BIBLE HISTORY DAILY

“Jesus Tomb” Controversy Erupts—Again

Introduction

Back to Scholar’s Study

Claims that the family tomb of Jesus has been found in the East Talpiot section of Jerusalem have sparked bitter debate for a second time by a scholarly conference organized in Jerusalem by the Princeton Theological Seminary to assess the likelihood that the Talpiot tomb is indeed the tomb of Jesus. You can follow the heated discussion using the links below.
 


 

Initial Statements

15 Scholars Protest “Vindication” Claim
The Vindication Claim
DeConick: Dubious Mary Magdalene Identification
Lemaire: It’s Very Improbable
Vermes: No Support Whatever
Gibson: Not Vindicated in Any Way
Tabor: It Could Be the Tomb
Zias: Deliberate Misrepresentation

Statments in Response

Simcha Jacobovici Responds to His Critics
Princeton Theological Seminary Statement
DeConick: Response to the Conference Participants’ Letter
Tabor: Response to the Conference Participants Statement
Vermes: No Deep Divisions
Shimron Responds to Jacobovici
Kenyan: Some Very Uncommon Names
Fuchs: The Statistics Are Not “Nil”

Statments in Response, cont’d.

Charlesworth Comments Reported by The Jerusalem Post
Zias: Further Comments
Comments of Dr. Claude Cohen-Matlofsky
Further Comments by Cohen-Matlofsky
Further Comments by Charlesworth
Further Comments by Kenyan
Additional Comments by Cohen-Matlofsky
The Tomb and Statistics

Background

Magness: Has the Tomb of Jesus Been Discovered?
Tabor: Two Burials of Jesus of Nazareth and the Talpiot Yeshua Tomb
Evans and Feldman: The Tomb of Jesus? Wrong on Every Count

 

More on the Talpiot Tomb Controversy

The first furor occurred in March 2007 when the Discovery Channel aired “The Lost Tomb of Jesus,” which claimed that the Talpiot tomb not only contained the ossuary (bone box) of Jesus but also that of Mary Magdalene, who the program claimed had been Jesus’ wife, and also that of a Judah son of Jesus, who the program suggested had been the son of Jesus and Mary Magdalene. Now a second wave of controversy has been sparked in the wake of a scholarly conference organized in Jerusalem by the Princeton Theological Seminary to assess the likelihood that the Talpiot tomb is indeed the tomb of Jesus.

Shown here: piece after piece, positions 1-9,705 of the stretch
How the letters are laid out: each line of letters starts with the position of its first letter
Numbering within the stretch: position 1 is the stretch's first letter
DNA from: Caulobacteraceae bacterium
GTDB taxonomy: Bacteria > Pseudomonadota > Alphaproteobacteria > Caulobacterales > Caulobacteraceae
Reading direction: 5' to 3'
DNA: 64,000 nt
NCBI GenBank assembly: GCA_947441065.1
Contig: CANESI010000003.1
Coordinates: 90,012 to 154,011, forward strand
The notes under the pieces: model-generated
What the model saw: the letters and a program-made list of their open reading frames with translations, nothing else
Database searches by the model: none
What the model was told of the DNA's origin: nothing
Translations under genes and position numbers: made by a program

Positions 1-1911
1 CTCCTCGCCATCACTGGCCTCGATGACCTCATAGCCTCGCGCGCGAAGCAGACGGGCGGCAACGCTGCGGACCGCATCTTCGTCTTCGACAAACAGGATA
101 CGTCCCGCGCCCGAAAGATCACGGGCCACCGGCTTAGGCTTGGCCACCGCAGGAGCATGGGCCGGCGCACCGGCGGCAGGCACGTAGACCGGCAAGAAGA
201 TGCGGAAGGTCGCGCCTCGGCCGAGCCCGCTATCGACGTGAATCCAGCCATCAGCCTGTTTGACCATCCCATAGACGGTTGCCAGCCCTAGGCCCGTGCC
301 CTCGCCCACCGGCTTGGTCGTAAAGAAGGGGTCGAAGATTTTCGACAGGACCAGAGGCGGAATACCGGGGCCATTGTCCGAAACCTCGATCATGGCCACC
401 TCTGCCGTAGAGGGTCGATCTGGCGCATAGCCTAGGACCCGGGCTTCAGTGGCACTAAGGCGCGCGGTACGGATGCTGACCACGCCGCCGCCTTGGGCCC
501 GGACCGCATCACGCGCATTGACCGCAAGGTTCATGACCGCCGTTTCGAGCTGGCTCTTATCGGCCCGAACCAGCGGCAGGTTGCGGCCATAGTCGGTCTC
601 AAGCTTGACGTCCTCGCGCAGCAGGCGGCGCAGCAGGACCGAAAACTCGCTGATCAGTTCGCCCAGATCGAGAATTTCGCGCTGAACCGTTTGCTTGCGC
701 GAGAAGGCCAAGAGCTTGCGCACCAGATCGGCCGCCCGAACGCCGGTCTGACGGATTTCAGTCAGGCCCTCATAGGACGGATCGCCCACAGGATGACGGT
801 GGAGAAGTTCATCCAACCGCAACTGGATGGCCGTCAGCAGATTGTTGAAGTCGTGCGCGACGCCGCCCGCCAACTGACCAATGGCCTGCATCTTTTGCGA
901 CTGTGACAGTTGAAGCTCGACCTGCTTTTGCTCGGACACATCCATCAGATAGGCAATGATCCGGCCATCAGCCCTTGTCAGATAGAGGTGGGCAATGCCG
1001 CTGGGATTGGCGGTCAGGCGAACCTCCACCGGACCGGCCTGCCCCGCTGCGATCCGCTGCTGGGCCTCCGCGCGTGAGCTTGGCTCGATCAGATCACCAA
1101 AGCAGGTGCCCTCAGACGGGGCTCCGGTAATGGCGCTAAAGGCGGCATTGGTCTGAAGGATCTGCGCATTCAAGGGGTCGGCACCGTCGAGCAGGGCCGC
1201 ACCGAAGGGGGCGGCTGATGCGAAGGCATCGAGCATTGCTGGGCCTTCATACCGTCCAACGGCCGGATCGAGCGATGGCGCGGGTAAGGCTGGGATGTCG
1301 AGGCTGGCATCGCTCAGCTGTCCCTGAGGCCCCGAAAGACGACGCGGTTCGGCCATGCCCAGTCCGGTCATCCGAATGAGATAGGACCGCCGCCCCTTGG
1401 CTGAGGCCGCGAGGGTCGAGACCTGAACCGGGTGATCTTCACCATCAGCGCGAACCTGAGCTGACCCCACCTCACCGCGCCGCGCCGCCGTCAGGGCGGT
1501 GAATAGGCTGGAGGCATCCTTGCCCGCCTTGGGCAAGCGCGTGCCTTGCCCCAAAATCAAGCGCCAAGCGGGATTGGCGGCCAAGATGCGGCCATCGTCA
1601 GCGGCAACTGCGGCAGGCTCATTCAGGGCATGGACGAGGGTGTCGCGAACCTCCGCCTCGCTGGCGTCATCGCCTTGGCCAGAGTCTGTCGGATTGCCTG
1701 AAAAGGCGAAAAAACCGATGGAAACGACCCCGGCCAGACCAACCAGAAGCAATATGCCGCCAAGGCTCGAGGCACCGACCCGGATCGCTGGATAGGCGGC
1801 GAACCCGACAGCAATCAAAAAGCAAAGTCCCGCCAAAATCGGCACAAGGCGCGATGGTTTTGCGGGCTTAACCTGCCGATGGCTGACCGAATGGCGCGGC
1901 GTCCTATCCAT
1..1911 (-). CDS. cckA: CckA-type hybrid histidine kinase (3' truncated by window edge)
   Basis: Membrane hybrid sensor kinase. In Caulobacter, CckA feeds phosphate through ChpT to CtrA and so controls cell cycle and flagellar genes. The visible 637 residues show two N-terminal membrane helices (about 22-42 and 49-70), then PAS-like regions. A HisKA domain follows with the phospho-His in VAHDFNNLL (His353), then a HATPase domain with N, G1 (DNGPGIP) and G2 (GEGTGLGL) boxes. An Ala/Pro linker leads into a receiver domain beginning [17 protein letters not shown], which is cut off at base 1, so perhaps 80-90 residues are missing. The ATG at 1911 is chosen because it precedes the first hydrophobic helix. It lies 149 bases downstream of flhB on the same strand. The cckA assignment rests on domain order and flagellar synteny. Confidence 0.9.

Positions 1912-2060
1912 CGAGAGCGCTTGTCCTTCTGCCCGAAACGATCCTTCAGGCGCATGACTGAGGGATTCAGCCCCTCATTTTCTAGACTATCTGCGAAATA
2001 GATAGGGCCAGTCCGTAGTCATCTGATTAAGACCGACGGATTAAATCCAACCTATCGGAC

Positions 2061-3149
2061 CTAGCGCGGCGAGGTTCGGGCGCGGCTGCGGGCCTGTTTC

Even though most of the conference attendees felt that the Talpiot tomb was unlikely to have been the tomb of Jesus, Simcha Jacobovici, director of “The Lost Tomb of Jesus,” issued a press release claiming that the conference had “vindicated” his program. Several conference participants then issued a statement to the contrary. Here you can read the scholars’ statement, Jacobovici’s press release and initial comments by several scholars. Not surprisingly, those comments have led to more comments and reactions.

In addition to claiming that the Talpiot tomb contained the ossuaries of Jesus, Mary Magdalene and Judah son of Jesus, “The Lost Tomb of Jesus,” program further suggested that one ossuary, originally discovered along with nine others in the Talpiot tomb but which has since been lost, was in fact the “James brother of Jesus” ossuary that first made headlines of its own in late 2002. “The Lost Tomb of Jesus” was directed by filmmaker Simcha Jacobovici and produced by James Cameron, the director of the blockbuster movie “Titanic.”

Many scholars immediately criticized the program, saying it contradicted much of what we know historically and that it made numerous dubious assumptions.

At the end of the scholarly conference organized by the Princeton Theological Seminary, Ruth Gath, the widow of Yosef Gat, the original excavator of the Talpiot tomb in 1980, told the audience that her husband had believed that the tomb was indeed that of Jesus but had kept his views private for fear of stoking a worldwide anti-Semitic backlash. Despite Ruth Gath’s revelation, most of the conference attendees felt that the Talpiot tomb was unlikely to have been the tomb of Jesus.

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2 Responses

  1. WARDELL says:

    Check the date of the Talpiot Tomb, The Talpiot Tomb is 1st Century BCE not CE. The Tomb is pre-Herodian,. It is a Hasmonean Tomb. Jesus was born in 100 BCE.

  2. okjin says:

    Oh! my god! The symbol over the entrance of the tomb must be alpha and omega

Write a Reply or Comment

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2 Responses

  1. WARDELL says:

    Check the date of the Talpiot Tomb, The Talpiot Tomb is 1st Century BCE not CE. The Tomb is pre-Herodian,. It is a Hasmonean Tomb. Jesus was born in 100 BCE.

  2. okjin says:

    Oh! my god! The symbol over the entrance of the tomb must be alpha and omega

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